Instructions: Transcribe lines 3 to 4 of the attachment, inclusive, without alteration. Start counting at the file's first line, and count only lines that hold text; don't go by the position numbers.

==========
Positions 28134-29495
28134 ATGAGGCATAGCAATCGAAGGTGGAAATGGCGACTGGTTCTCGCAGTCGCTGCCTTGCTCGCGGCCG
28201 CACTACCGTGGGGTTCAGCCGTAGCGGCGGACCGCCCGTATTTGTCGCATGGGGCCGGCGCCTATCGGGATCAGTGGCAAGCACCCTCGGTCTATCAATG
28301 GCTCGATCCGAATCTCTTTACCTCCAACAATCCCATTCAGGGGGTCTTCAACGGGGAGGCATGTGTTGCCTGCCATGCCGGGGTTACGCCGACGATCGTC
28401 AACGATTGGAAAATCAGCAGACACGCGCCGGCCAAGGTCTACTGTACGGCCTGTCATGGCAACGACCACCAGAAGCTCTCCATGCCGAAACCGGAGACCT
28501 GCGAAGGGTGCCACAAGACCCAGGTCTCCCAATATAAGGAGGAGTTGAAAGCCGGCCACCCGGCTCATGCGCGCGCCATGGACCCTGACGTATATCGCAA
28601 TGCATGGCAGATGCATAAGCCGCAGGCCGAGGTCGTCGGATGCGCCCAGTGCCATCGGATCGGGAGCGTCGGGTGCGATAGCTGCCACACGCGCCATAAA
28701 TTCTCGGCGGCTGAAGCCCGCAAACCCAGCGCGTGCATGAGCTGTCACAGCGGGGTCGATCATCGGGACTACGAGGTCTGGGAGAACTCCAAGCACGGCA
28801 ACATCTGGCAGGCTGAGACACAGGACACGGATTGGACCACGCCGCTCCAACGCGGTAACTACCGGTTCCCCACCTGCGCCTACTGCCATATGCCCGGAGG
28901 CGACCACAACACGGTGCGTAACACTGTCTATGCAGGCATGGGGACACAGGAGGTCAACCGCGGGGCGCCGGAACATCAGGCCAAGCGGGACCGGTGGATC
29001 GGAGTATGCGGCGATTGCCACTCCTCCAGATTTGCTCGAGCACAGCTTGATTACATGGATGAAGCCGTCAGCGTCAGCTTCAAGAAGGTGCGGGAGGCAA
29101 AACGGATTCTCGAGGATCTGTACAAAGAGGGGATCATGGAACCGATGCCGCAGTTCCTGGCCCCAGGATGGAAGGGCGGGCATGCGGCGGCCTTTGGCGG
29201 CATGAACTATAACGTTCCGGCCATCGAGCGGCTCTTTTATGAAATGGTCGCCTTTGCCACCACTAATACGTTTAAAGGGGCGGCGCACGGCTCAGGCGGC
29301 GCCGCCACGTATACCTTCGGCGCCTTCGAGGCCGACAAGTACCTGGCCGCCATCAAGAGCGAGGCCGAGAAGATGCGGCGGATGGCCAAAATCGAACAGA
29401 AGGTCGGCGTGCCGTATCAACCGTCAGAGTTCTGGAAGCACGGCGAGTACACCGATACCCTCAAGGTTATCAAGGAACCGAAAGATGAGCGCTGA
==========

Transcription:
28201 CACTACCGTGGGGTTCAGCCGTAGCGGCGGACCGCCCGTATTTGTCGCATGGGGCCGGCGCCTATCGGGATCAGTGGCAAGCACCCTCGGTCTATCAATG
28301 GCTCGATCCGAATCTCTTTACCTCCAACAATCCCATTCAGGGGGTCTTCAACGGGGAGGCATGTGTTGCCTGCCATGCCGGGGTTACGCCGACGATCGTC